address discovery. During the period when the PW has been
        established but local CE IP device has not been detected, only
        broadcast/multicast IP frames are propagated between the Attachment
        Circuit and pseudo-wire; unicast IP datagrams are dropped. On
        Ethernet AC, MAC Destination Address is used to classify
        unicast/multicast packets. However, on non-Ethernet ACs, IP
        destination address is used to classify unicast/multicast packets.
        The unicast IP frames are propagated between AC and pseudo-wire only
        when CE IP devices on both Attachment Circuits have been discovered,
        notified and proxy functions have completed.
     
     
     5.1. Monitoring Local Traffic
     
        The PE devices may learn the IP addresses of the locally attached
        CEs from any IP traffic, such as link local multicast packets (e.g.,
        destined to 224.0.0.x), and are not restricted to the operations
        below.
     
     
     5.2. CE Devices Using ARP
     
     
     
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        If a CE device uses ARP to determine the MAC address to IP address
        binding of its neighbor, the PE processes the ARP requests to learn
        the IP address of local CE for the stated locally attached circuit.
        This document mandates that only one CE per attachment circuit MUST
        be connected to the PE. However, customer facing access topology may
        exist whereby more than one CEs appear to be connected to the PE on
        a single attachment circuit. For example this could be the case when
        CEs are connected to a shared LAN that connects to the PE. In such
        case, the PE MUST select one local CE. The selection could be based
        on manual configuration or PE may optionally use following selection
        criteria. In either case, manual configuration of local CE’s IP
        address (and MAC address) MUST be supported.
     
        o  Wait to learn the IP address of the remote CE (through PW
           signaling) and then select the local CE that is sending the
           request for the remote CE's IP address.
        o  Augment cross checking with the local IP address learned through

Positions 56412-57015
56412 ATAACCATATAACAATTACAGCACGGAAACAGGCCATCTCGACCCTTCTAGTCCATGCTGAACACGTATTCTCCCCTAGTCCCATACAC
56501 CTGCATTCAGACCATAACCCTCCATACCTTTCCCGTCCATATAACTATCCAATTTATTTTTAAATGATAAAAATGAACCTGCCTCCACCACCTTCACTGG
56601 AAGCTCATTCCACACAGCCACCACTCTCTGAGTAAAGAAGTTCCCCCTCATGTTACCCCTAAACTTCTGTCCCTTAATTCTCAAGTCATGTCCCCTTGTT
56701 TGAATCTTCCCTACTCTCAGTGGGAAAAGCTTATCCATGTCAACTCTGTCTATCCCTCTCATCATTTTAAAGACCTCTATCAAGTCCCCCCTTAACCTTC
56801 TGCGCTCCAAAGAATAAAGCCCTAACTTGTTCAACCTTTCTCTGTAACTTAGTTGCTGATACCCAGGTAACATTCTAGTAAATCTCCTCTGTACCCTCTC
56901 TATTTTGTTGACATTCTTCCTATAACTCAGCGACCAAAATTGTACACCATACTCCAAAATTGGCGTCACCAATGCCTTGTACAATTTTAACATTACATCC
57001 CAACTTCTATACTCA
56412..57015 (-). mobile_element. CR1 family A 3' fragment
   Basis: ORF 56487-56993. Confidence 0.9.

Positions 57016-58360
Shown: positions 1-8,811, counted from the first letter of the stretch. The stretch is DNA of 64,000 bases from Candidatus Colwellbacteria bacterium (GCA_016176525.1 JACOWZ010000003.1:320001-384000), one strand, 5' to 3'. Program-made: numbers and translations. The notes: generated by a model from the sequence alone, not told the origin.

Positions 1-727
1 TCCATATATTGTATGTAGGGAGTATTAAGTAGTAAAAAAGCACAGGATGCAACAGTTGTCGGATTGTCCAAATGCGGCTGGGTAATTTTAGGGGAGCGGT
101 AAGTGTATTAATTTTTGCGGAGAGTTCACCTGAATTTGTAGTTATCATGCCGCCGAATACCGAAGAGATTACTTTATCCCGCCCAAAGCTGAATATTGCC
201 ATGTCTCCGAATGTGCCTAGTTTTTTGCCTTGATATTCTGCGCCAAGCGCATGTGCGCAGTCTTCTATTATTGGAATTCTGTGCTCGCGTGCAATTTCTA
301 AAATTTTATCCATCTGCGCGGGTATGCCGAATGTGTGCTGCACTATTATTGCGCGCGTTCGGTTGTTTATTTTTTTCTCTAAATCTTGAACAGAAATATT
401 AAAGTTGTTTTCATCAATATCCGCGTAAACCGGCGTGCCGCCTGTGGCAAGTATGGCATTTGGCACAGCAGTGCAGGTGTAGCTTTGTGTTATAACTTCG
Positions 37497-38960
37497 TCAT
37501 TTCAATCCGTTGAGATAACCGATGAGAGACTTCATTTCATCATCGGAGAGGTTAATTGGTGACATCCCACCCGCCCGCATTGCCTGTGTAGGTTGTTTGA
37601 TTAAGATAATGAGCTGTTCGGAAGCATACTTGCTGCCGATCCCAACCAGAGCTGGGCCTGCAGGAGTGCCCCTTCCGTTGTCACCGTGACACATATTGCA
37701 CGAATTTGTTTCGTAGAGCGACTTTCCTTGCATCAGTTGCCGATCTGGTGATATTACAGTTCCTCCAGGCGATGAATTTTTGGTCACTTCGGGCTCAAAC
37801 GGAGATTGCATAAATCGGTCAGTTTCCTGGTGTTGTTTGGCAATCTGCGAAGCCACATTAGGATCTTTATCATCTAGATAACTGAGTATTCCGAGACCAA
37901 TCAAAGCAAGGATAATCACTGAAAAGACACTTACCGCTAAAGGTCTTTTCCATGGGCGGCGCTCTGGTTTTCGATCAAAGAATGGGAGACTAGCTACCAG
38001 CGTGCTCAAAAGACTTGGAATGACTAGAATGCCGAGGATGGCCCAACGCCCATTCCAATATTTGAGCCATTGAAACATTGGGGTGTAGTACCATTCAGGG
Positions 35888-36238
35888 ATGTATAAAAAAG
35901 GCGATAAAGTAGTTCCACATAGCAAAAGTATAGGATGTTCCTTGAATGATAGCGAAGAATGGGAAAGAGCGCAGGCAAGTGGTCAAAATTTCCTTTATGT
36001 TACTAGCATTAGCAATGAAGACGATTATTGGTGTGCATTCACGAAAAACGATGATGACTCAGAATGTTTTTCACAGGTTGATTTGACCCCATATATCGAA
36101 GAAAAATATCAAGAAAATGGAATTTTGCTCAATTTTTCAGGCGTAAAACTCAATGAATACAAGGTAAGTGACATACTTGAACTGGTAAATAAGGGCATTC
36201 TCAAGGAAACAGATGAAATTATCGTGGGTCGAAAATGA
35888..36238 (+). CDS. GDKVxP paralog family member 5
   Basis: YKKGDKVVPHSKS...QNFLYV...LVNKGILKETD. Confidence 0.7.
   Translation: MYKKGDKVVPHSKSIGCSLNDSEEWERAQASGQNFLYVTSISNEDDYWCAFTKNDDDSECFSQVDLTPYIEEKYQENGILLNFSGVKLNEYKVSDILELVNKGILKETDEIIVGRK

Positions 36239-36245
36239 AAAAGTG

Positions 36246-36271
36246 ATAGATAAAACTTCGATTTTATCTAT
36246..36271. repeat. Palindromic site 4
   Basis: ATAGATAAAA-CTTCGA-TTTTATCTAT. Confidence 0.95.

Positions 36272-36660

listening of link local multicast packets (as per section 5.1
           above)
        o  Augment cross checking with the local IP address learned through
           the Router Discovery protocol (as described below in section
           5.5).
        o  There is still a possibility that the local PE may not receive an
           IP address advertisement from the remote PE and there may exist
           multiple local IP routers that attempt to 'connect' to remote
           CEs. In this situation, the local PE may use some other criteria
           to select one IP device from many (such as "the first ARP
           received"), or an operator may configure the IP address of local
           CE. Note that the operator does not have to configure the IP
           address of the remote CE (as that would be learned through
           pseudo-wire signaling).
     
        Once the local CE has been discovered for the given Attachment
        Circuit, the local PE responds to subsequent ARP requests from that
        device with its own MAC address when the destination IP address in
        the ARP request is found to match with the remote CE's IP address.
        The local PE signals the CE's IP address to the remote PE and may
        initiate an unsolicited ARP response to notify local CE MAC address
        to IP address binding of the remote CE. Once the ARP mediation
        function is completed, unicast IP frames are propagated between the
        AC and the established PW.
     
        The PE may periodically generate ARP request messages to the CE's
     
     
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        IP address as a means of verifying the continued existence of the
        address and its binding to the MAC address. The absence of a
        response from the CE device for a given number of retries could be